This week I don’t really need a lot of dry goods, what I did wanted to buy I couldn’t find at the Harvest Co-op, so I’ll have to take a trip to Wholefoods where the bulk selection is bigger.

I did hesitated to buy those two packs of fruit for smoothies (left), but I’m just about to start (again!) an elimination diet, so I decided not to complicate things too much for myself… besides, the packaging fits our family criteria as it’s recyclable.

I have yet to convince the children and my husband to switch to my powdered toothpaste so I can’t take that off the list, but I think I’ll try this recipe to see if they like that better.

In some ways this change has actually made my life easier! Besides the fact that we’ve reduced our regular and recycling bin a lot, now I actually have a plausible excuse, one that the children understand and agree with, not to buy processed food! That and not having to go to the supermarket is some of the best outcomes.

 

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9 thoughts on “(aiming for) Zero Waste

  1. Hooray, Susana!
    Inspirador 🙂
    Oh, the story of stuff é tão bom, não é? Acho que está na altura de rever!
    E acho que vão adorar a pasta 😉 é muito doce, por causa da glicerina, então vai ser um sucesso!
    xoxo

    Like

    • Eu só tenho usado ou em pó ou com óleo de coco, e estive para te perguntar porquê que usavas glicerira em vez de óleo de coco, quando ontem reparei nos ingredientes da pasta de dentes e ambas têm glicerina, e pensei que talvez fosse por causa disso? Também gosto do facto da tua não levar bicarbonato de soda.

      Story of stuff é muito bom mesmo, e para a idade deles foi perfeito! Eu não gosto muito da ideia de mostrar-lhes um documentário que mostra-se a realidade do problema, porque não quero que eles se preocupem muito com isso, por enquanto ainda são crianças… Mas foi o suficiente para perceberem porquê que eu não compro água de garrafa quando estamos quase a chegar a casa, etc…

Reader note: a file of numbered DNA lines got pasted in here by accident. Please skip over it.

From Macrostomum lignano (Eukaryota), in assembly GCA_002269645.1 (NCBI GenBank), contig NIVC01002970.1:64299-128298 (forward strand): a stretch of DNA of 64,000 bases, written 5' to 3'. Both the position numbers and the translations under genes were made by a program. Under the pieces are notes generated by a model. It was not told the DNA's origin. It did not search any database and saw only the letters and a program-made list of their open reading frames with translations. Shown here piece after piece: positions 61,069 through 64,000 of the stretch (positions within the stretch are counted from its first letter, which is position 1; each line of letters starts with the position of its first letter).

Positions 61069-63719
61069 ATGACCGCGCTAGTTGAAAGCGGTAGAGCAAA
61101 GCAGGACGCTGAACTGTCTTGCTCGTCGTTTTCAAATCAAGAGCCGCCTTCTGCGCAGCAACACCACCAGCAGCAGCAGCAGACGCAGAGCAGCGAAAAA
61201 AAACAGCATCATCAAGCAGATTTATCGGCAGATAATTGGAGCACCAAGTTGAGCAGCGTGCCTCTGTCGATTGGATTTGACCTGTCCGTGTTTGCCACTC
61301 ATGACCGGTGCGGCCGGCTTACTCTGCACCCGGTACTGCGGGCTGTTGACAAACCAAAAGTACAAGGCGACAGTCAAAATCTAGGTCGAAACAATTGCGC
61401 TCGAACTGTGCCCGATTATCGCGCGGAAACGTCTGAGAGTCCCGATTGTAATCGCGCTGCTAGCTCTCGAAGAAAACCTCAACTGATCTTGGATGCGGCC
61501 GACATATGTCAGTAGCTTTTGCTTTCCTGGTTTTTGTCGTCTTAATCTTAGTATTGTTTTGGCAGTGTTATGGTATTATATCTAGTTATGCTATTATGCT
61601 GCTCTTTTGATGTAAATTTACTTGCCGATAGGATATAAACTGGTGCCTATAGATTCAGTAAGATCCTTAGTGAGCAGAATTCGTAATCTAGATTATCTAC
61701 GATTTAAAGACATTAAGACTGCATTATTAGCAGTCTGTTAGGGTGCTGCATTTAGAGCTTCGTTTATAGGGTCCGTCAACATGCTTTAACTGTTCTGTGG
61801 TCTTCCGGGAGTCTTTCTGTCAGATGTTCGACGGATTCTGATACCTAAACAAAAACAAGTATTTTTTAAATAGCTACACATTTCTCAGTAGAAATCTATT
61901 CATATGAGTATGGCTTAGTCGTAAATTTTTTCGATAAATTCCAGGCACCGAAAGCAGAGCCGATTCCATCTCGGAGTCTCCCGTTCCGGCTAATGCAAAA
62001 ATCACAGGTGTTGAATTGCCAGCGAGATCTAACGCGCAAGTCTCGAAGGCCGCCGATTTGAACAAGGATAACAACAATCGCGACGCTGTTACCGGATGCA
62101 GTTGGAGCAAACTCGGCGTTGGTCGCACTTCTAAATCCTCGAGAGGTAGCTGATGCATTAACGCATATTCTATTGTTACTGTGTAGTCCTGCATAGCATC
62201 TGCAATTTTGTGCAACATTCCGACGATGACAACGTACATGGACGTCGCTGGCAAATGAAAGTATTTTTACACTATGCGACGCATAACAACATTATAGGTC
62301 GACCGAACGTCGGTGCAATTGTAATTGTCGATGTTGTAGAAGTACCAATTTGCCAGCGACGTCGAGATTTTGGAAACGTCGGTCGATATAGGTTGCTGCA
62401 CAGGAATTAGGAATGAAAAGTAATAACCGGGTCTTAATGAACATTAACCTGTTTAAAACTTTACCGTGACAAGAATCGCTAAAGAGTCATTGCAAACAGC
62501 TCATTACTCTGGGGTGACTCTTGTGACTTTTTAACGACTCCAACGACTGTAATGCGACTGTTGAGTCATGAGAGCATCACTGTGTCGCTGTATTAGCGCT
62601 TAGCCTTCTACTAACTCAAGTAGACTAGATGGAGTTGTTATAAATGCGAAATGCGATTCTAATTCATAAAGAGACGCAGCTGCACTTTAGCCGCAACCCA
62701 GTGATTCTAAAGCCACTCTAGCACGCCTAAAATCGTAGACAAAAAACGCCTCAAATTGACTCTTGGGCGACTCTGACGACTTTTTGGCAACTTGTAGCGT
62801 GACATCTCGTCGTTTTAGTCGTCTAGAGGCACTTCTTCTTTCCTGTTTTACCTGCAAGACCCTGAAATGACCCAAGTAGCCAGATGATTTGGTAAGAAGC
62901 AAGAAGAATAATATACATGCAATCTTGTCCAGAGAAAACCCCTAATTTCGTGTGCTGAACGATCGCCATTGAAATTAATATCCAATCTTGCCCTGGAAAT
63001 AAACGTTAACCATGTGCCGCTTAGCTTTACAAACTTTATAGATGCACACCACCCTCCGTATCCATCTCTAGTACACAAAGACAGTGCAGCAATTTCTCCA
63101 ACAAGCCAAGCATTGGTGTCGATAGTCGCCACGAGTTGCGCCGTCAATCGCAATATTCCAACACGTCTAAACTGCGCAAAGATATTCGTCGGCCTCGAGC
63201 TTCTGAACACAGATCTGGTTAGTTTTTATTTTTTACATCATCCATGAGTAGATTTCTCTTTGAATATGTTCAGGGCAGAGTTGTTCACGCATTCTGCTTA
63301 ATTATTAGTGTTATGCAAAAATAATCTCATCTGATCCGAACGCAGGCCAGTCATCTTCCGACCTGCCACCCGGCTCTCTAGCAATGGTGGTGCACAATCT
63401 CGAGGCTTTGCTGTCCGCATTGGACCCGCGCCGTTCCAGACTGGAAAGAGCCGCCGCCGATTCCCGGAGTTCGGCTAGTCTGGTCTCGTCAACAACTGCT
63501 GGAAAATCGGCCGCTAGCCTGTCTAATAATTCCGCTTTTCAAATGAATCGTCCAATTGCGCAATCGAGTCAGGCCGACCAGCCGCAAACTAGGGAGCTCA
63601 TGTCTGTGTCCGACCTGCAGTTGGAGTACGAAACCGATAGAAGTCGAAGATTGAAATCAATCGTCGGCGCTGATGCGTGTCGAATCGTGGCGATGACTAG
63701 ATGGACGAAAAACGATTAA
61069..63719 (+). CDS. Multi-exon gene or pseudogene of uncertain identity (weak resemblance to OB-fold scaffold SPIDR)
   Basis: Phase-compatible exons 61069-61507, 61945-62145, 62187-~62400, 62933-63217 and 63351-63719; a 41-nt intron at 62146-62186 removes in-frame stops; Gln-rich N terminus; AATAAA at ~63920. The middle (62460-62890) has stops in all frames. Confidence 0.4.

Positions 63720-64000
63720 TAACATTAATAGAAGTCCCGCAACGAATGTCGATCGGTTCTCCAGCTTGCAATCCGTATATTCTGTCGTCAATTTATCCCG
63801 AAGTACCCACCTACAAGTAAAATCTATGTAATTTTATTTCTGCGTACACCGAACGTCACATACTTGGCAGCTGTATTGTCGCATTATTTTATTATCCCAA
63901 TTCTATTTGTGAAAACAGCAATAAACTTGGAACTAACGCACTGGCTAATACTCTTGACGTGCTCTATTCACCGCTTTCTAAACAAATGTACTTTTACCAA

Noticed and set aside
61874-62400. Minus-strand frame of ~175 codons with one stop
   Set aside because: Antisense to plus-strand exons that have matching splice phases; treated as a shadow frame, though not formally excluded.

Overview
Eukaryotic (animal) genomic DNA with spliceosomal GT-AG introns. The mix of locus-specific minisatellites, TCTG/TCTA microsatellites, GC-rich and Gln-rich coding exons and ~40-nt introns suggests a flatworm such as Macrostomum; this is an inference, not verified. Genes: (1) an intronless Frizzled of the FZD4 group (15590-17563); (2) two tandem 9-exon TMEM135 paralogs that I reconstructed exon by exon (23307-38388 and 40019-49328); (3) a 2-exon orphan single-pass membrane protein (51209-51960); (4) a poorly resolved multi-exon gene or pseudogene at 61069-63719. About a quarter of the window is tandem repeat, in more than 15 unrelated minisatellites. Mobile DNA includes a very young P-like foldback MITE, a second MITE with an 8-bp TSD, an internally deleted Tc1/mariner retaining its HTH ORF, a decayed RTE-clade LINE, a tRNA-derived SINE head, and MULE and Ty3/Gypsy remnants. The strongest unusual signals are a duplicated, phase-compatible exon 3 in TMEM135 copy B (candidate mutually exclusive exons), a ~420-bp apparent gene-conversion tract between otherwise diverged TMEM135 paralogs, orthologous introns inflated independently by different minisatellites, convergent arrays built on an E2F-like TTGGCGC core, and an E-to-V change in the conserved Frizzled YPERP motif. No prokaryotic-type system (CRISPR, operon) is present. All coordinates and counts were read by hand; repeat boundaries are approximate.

beijinhosXX

      XX

      Liked by 1 person

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  3. such and interesting post! i don’t think there would be any politician defending your cause, power itself corrupts people, but it’s a great idea… also, a few days ago i watched a documentary about big cargo ships and how they pollute, the story about a tshirt made in bangladesh with cotton from the usa and buttons made with european plastic processed in china and assembled in vietnam, etc. there are so many thing to change. i’d love to make something similar but living in the country it’s so very difficult to find a shop with unpacked food.

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    • As crianças sim, o marido às vezes é mais dificil! Como sou eu que faço a maioria das compras, ele não tem voto na matéria, a não ser quando quer alguma coisa que eu não comprei, mas depois as crianças vão ver se é reciclavel e ele vai respeitando os nossos acordos.
      O documentários são muito bons, é pena é que não sei se só há em Inglês ou não, se chegarem ver conta-me como correu!
      BeijinhosX

      Like